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BPO may hit Indo-US relations: expert
BS Political Bureau in New Delhi | November 13, 2003 10:27 IST
An expert on Indo-US relations has warned that continued outsourcing of jobs from the United States to India could become a major political element in President George W Bush's election and if the American economy does not pick up substantially, could lead to the construction of firewalls and unemployment guarantees against outsourcing by the US.
This could lead to more New Jersey type of legislation and in turn could become a factor in Indo-US economic relations, said Stephen Cohen, an expert on India and Pakistan and currently at the Brookings Institution, a Washington-based think tank that does significant research and provides inputs for the US foreign policy establishment.
Cohen said he saw the domestic ramifications of US outsourcing as "analogous to the Indian dilemma of privatising public sector undertakings".
Both moves, he said, were faithful to the principle of economic reform and made economic sense, but both led to job losses with all the concomitant political problems.
Cohen said there was evidence that the American economy was picking up. However, the war in Iraq and the reconstruction of the country had not brought the kind of returns for the US that were expected. The situation had to be watched closely, he said.
Former US Ambassador to India Robert Blackwill had warned before he left India that unless there was greater symmetry in the Indo-US trade and the balance of trade (which is heavily in India's favour currently) was corrected, the political constituency for arguing for greater outsourcing from India would be weakened because of perceived asymmetry and lack of reciprocity.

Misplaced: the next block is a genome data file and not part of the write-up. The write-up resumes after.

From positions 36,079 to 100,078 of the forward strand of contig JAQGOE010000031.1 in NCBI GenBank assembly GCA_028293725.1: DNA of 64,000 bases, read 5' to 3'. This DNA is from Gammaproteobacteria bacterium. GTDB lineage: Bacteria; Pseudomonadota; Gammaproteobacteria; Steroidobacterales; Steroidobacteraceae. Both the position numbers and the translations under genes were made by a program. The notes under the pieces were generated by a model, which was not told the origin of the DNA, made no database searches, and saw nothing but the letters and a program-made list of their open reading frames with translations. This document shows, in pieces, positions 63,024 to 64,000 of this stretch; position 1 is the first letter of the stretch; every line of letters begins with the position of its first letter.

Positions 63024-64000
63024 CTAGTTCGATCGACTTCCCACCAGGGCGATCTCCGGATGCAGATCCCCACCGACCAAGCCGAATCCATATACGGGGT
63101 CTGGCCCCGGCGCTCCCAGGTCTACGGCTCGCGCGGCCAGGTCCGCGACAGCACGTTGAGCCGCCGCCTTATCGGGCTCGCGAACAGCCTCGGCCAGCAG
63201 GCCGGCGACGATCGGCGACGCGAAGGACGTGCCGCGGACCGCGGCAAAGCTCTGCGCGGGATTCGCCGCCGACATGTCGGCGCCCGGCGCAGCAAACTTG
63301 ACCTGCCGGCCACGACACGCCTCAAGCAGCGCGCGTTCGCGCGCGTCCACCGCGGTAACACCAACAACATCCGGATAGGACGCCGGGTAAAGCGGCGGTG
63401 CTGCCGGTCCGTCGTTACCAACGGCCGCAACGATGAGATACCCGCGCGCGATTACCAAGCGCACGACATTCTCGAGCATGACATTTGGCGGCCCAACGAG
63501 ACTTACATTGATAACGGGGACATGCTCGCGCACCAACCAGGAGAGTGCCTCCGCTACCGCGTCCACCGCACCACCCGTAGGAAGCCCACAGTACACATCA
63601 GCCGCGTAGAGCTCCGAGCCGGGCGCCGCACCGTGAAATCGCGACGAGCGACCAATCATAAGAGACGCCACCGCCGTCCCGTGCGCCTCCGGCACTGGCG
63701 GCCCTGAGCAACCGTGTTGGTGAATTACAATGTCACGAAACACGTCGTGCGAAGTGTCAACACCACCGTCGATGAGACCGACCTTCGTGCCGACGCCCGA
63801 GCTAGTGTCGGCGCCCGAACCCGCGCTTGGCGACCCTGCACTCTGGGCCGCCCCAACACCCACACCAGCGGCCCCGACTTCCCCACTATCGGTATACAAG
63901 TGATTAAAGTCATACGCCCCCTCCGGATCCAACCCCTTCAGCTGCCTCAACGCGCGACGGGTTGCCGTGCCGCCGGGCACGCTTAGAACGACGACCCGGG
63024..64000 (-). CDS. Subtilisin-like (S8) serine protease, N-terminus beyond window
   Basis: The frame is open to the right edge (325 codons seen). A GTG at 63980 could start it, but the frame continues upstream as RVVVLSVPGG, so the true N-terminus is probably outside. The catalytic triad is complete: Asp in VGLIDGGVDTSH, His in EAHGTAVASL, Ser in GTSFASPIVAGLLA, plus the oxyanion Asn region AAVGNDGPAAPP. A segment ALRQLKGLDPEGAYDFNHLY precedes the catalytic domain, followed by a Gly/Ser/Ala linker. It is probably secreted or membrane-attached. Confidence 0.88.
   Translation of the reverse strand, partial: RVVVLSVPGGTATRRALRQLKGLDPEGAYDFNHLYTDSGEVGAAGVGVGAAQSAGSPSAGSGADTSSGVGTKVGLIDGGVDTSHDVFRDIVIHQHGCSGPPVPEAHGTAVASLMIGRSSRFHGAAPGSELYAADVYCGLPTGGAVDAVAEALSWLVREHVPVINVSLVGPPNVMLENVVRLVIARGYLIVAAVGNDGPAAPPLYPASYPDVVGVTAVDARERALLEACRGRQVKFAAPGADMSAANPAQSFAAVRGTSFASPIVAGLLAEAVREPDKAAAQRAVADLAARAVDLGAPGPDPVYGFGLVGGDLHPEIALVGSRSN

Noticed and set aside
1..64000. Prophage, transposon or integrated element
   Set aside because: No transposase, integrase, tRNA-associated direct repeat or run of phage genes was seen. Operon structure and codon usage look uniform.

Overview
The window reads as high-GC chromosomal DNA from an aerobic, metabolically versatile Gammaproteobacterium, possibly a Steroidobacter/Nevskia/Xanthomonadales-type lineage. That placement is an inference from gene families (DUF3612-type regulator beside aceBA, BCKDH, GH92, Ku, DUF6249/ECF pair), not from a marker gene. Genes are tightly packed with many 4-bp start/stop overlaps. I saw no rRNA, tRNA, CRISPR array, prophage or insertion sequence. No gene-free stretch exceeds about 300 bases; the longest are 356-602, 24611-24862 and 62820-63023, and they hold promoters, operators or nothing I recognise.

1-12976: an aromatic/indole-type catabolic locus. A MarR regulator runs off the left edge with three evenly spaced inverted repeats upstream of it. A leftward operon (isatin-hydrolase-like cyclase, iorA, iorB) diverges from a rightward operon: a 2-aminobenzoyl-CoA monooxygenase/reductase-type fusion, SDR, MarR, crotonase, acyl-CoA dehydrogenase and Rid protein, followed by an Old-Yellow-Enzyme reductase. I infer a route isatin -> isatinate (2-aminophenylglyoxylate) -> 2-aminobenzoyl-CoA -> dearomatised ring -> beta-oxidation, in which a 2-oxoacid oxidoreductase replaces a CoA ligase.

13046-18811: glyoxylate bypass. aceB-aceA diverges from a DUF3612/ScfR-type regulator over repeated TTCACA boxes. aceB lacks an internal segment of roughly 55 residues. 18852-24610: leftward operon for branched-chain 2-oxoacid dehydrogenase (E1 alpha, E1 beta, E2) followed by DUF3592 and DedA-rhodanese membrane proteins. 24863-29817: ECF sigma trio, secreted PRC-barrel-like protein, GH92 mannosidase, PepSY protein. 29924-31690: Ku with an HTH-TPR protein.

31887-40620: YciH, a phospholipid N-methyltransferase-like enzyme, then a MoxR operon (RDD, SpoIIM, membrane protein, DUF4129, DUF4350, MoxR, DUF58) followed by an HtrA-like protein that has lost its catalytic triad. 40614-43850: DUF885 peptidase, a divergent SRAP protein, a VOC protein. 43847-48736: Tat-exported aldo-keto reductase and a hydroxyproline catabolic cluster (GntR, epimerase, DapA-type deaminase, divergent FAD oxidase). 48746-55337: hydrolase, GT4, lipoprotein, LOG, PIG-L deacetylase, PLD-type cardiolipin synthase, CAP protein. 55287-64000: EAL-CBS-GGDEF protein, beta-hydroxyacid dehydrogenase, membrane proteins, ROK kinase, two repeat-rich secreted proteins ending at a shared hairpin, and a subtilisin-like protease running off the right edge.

Bush's re-election campaign for end-2004 has already started and among the significant domestic factors that feature in the campaign, unemployment is rated as the top priority of voters. The estimate is that over 3 million jobs have been lost since Bush assumed office.
Historians say this is the biggest job-loss since President Herbert Hoover (1928, Republican) lost to Franklin Delano Roosevelt (1932, Democrat). They say while that job-loss was largely caused by the stock market crash of 1929, the Depression, and led to the New Deal offered by Roosevelt that involved stimulation of the economy and reform, currently all that President Bush has on the table is a promise of prosperity, some nebulous indicators that the economy is improving and his continued commitment to the privatisation of social security.
Cohen said Indo-US economic relations were predicated on interdependence. But if the perception gained ground that India was stealing US jobs in an economy already labouring under assault from unemployment, the political results could be unpredictable.